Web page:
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Chapel restored to its former glory

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The interior of the historic Cardinal Freeman Chapel in Ashfield, recently restored to its former glory. PHOTO: Giovanni Portelli

According to legend, when Archbishop Gilroy—later Cardinal—consecrated the Cardinal Freeman Chapel, built by the Sisters of the Good Shepherd in 1942, he said to them, “I gave you permission to build a chapel, but you have built a cathedral.”

One is inclined to believe such a story when visiting the stunning Romanesque Revival Chapel for the first time. At the very least, the majestic structure built during the Second World War deserves the title of “church” or even “basilica”.

The Chapel, which is nestled in the heart of Stockland’s Cardinal Freeman Retirement Village, in the inner-west Sydney suburb of Ashfield, has recently been lovingly restored, faithful to its original design.

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“One of the extraordinary things about the Chapel is the magnificent rose windows,” Village resident, Ken Bridge, told The Catholic Weekly.

Resident at the Cardinal Freeman Retirement Village in Ashfield, Ken Bridge, says the Chapel has an atmosphere of its own enhanced by the magnificent rose windows. PHOTO: Giovanni Portelli

“They enhance the atmosphere and it’s something that you see afresh every time you come in. I think that’s what you take away, an impression, an imprint on the mind.”

Ken, who has been a resident of the Retirement Village for two years is a regular reader at Mass in the Chapel. He also distributes Communion and occasionally plays the organ.

“When you enter the Chapel you’ve got the focus on the tabernacle and the altar, but also on the Good Shepherd. You look up and see in relief, Jesus, and it suggests the Road to Emmaus, and of course all the imagery surrounding Jesus the Good Shepherd. It is really very lovely.”

Regular Sunday Mass is celebrated at the Chapel and it is also available for weddings and funerals.

Christ the Good Shepherd features in the Chapel which was built by the Sisters of the Good Shepherd in 1942. PHOTO: Giovanni Portelli

Village Manager, Mark Maybury, said the Chapel is loved and appreciated by many of their 250 residents.

“The Chapel is unique in that it’s now owned by the Village, it doesn’t fall under any parish.

“It’s also open to people outside the Village. We can get up to 120 people for Sunday Mass and a number of people from the local area will come in and utilise it.

“During the day we keep the Chapel open for people and they can sit down and have some quiet reflection. It’s such a quiet and peaceful place.”

Manager of the Cardinal Freeman Retirement Village in Ashfield, Mr Mark Maybury. Behind him is the restored Chapel. PHOTO: Giovanni Portelli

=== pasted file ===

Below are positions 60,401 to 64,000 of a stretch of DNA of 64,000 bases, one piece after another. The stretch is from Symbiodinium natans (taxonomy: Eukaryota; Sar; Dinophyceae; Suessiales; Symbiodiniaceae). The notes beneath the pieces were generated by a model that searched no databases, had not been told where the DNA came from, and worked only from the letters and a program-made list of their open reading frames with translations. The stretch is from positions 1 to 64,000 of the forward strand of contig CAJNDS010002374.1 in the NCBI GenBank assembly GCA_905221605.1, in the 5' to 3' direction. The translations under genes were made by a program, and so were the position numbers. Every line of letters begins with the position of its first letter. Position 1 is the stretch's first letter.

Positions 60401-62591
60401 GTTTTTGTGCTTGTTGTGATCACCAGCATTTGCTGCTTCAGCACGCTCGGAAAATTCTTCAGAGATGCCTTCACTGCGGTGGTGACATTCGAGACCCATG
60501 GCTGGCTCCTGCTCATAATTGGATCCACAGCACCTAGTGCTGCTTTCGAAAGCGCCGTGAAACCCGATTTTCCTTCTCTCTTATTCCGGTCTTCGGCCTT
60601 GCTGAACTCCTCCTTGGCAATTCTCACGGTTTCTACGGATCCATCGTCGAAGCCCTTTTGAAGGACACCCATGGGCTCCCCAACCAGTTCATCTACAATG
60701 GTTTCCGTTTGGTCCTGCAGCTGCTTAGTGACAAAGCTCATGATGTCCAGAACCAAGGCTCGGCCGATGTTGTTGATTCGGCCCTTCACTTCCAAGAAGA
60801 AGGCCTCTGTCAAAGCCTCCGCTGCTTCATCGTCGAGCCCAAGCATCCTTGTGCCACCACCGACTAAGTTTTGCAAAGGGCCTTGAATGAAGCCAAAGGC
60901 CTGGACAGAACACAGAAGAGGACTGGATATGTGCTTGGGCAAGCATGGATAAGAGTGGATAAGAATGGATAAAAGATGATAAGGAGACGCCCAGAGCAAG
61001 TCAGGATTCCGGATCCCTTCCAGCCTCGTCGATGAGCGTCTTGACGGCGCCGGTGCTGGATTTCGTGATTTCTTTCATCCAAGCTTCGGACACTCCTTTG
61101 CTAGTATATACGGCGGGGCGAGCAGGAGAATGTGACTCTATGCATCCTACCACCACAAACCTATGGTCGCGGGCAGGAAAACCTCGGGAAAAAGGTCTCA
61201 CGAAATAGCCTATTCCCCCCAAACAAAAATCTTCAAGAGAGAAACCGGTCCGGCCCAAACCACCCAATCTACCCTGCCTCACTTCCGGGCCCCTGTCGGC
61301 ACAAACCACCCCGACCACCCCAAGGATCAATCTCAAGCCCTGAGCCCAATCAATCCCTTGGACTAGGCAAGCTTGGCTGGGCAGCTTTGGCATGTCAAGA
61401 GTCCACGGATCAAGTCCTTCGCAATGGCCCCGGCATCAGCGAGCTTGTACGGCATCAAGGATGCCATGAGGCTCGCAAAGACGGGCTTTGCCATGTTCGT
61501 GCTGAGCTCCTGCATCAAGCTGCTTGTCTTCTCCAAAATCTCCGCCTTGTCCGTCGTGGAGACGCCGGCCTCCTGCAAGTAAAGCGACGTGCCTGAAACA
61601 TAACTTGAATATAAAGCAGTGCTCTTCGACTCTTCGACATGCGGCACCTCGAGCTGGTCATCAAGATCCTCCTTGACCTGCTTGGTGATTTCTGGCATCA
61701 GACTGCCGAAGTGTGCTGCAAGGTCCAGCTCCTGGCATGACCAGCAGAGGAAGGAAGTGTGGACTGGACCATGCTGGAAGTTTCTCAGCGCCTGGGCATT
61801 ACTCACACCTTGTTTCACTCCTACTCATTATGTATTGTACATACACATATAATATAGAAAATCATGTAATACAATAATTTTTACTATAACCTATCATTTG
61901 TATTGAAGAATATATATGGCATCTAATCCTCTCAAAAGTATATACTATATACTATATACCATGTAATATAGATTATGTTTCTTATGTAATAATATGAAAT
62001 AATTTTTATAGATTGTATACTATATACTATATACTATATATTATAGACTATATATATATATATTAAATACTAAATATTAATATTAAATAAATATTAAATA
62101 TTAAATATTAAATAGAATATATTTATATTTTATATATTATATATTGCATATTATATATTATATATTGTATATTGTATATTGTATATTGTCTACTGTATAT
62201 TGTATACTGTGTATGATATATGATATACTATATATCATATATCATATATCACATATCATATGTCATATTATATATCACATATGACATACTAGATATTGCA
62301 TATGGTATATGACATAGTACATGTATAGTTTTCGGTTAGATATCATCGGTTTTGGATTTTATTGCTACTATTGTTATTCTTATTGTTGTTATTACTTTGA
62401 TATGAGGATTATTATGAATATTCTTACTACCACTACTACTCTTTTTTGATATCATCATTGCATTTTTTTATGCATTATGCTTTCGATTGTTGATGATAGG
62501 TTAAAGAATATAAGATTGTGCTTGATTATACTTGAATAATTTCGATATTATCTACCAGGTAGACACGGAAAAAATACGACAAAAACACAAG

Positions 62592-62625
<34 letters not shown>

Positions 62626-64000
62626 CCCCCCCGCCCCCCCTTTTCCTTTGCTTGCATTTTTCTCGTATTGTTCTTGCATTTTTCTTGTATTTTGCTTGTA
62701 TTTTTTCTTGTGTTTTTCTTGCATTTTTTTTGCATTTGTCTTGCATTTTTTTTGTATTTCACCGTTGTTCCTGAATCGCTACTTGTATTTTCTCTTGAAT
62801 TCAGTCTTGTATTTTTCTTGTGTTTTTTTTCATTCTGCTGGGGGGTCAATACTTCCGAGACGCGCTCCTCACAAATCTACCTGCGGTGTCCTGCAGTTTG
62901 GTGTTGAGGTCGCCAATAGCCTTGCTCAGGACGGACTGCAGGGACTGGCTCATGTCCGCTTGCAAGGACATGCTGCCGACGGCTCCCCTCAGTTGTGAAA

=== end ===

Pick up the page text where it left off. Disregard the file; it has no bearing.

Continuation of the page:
He said they also frequently receive requests from choir groups who wish to sing at the Chapel.

“The acoustics are unbelievable,” he said.

The Good Shepherd Sisters built the Chapel next to the historic Glentworth House, where the Sisters lived and cared for vulnerable girls and young women.

Today the gracious old home is part of the Retirement Village and houses several residents.

Interior of the Cardinal Freeman Chapel. PHOTO: Giovanni Portelli

The area below the “T-shaped” Chapel was also used as an air raid shelter during World War II.

Village Senior Development Manager, Lucas Flecha, said the entire exterior of the Chapel consists of imitation sandstone. This would have been a cost-saving measure during the War years, he said.

“It’s all synthetic sandstone. They did a fantastic job and probably saved a pretty penny back in the day by doing that.”

“It’s classic inter-war Catholic architecture, with decorative Italian eaves as a continuation from Glentworth House, which was built earlier.”

Village resident Ken Bridge, left, and Village Senior Development Manager, Lucas Flecha. PHOTO: Giovanni Portelli

He said the restoration process—costing $1m—involved the magnificent stained-glass windows being removed and cleaned, and the led-pointing being redone, before being put back in place.

A heritage garden will be built in front of the Chapel, Mr Flecha said, which will provide a lovely spot for wedding photos.

For Ken, the Chapel is a place where not only God can be encountered but also all the faithful—past and present—who have worshipped there. “When you come into a chapel such as this, you’re floating on all the prayers that have been offered up to God in this place,” he said.

“So you’re very much a part of a historic record of prayer and praise to almighty God—Father, Son and Holy Spirit.”

More info: or phone 1800 727 170

One of the Chapel’s magnificent rose windows. PHOTO: Giovanni Portelli
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